As the Proms come to an end this Saturday with the traditional ‘Last Night’, Dr Robin Eagles, Senior Research Fellow in the House of Lords 1660-1832 section, discusses the political history of the proms…
Few events appear more synonymous with Britishness than the flag-waving jamboree that is the (second half of) the Last Night of the Proms – the gala concert that brings to a close an annual two-month-long festival of music. For many the Last Night is a joyous opportunity to indulge in some popular musical party pieces; for others it can appear at times to verge on jingoism. The history of the proms and of similar efforts at bringing music to the masses is more complex, though, and far more cosmopolitan.
Perhaps the most famous instance of musically-based patriotic celebration in the 18th century was the first performance of Handel’s Music for the Royal Fireworks. The suite was composed to celebrate the (far from popular) peace treaty of Aix-la-Chapelle (1748), which brought to a close the War of the Austrian Succession, but in keeping with the mood of disappointment with the terms of the peace settlement the event, which took place in Green Park on 27 April 1749, verged on disaster. One of the wings of the setting for the fireworks display, dubbed ‘The Temple of Peace’, caught fire during the show and had to be pulled down. An unfortunate painter named Curtis fell from the structure and dashed out his brains, while an intoxicated shoemaker fell into one of the ponds in Green Park and drowned before he could be pulled out [London Evening Post, 27-29 Apr. 1749]. Perhaps most dramatically of all, a lady in the crowd was set ablaze by a rogue rocket and only saved when obliging members of the audience stripped off her outer clothing [Penny London Post or the Morning Advertiser, 28 Apr.-1 May 1749]. Interestingly, the papers had little or nothing to say about the music itself, though it had already attracted a huge crowd at the main rehearsal held a few days before and ultimately became a mainstay of the English concert programme.
Just over a century later, celebration of Handel’s music was at the heart of a series of concerts promoted by the Sacred Harmonic Society first held in the 4,000-seater concert space within the Crystal Palace in 1857. At this first festival Queen Victoria was present with other members of the royal family and at the queen’s request ‘See the Conquering Hero Comes’ was repeated, and she and all present stood for a rendition of the ‘Old Hundredth’, which rounded off the evening [The Musical Times, xli no. 689 (1900)]. Such occasions emphasized both a celebration of national (and international) achievements but also a clear effort to entertain and improve the minds of the people and proved popular events for as long as the Crystal Palace survived. Sir Henry Wood, founder of the proms, was later to conduct the June 1926 Handel Festival, still running at the Crystal Palace.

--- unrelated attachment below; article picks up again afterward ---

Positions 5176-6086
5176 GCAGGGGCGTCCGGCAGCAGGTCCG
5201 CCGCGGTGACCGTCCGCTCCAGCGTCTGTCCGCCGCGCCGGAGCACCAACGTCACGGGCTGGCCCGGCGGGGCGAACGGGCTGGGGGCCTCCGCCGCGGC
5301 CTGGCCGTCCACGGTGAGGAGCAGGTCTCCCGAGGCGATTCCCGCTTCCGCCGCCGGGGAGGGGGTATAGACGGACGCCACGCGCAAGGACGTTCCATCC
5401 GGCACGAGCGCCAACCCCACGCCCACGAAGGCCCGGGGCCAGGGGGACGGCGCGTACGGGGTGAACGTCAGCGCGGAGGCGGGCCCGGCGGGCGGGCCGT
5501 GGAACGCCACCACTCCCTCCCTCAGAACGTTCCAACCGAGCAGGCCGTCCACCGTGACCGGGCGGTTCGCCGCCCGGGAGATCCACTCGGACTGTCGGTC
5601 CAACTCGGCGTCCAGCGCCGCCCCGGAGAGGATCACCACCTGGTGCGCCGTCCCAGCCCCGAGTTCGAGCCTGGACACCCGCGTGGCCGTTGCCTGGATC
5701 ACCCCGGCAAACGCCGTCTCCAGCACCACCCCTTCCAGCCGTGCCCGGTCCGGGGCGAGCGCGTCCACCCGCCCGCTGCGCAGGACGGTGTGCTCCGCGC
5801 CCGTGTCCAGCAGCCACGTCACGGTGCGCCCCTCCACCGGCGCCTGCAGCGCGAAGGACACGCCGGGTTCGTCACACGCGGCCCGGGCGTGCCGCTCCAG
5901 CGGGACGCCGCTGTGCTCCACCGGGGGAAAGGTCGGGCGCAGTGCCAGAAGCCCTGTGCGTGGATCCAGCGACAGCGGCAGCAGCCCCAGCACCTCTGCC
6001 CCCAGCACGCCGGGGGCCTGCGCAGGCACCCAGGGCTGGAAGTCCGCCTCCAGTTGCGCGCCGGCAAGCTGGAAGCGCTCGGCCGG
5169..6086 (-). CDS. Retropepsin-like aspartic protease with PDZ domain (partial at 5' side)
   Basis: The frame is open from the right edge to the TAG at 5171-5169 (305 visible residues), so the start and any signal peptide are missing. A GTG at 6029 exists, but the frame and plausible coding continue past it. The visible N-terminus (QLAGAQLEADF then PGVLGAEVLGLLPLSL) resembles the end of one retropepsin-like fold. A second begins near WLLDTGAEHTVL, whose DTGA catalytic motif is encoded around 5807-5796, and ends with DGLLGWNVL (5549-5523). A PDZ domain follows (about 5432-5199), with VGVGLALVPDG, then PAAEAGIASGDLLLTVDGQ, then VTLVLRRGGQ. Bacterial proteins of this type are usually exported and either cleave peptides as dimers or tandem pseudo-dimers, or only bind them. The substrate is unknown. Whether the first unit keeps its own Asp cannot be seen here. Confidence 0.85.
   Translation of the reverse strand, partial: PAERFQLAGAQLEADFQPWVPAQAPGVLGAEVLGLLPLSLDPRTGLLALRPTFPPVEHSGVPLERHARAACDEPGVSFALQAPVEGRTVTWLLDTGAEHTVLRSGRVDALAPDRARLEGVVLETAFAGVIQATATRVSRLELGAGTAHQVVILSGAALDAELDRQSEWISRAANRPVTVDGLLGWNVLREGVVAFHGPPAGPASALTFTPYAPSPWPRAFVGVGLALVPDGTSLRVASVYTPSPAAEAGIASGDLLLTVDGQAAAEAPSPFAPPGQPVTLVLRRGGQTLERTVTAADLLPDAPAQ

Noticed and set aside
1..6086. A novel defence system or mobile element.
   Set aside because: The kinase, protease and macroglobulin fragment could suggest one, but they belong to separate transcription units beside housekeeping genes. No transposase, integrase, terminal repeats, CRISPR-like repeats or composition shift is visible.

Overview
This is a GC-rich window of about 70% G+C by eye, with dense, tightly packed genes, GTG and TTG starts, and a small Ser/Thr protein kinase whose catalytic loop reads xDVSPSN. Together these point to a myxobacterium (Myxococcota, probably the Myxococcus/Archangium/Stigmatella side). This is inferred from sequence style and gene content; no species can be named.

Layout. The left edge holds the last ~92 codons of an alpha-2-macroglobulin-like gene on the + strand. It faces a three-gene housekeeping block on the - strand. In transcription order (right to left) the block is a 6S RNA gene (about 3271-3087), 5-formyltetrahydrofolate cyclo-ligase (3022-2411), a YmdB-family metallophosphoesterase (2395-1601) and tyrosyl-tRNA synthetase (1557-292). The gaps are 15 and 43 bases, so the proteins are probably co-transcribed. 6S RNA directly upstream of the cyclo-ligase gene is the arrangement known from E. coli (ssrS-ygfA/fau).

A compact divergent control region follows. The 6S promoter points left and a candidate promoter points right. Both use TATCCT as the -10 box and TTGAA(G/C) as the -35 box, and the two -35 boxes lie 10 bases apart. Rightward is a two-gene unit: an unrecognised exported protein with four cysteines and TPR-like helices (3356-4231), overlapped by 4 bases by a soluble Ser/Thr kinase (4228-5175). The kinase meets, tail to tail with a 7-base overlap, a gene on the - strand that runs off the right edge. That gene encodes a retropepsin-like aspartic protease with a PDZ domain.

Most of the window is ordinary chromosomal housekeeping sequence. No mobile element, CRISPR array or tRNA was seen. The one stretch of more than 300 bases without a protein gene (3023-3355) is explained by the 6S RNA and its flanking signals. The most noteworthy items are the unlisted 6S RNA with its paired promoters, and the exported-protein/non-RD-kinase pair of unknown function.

The original motivation behind Wood’s new series of ‘promenade concerts’, which were launched at the Queen’s Hall on 10 August 1895, was not dissimilar and along with the events held in the Crystal Palace formed a continuum with the earlier promenade concerts that had been such a feature of 18th-century society. In common with an earlier series of concerts put together by Sir Arthur Sullivan, these new ‘promenade concerts’ were initially intended to help educate the public in the ways of classical music – particularly that of the continent. Thus, the opening concert conducted by Wood may have begun with the national anthem, but the first piece on the programme was the overture to Richard Wagner’s opera Rienzi and over the years Wood came to be criticized for championing foreign over British composers with whole evenings dedicated to Wagner and Beethoven. Such relatively harmless critiques took on a more serious hue during the First World War. On 28 July 1915, the Liberal MP, Sir Arthur Markham, rose in the Commons to question how seriously the government was taking its duties when several key industries and services remained in the hands of Germans, or people of German descent. One of the examples he cited was Sir Edgar Speyer, proprietor of the Queen’s Hall: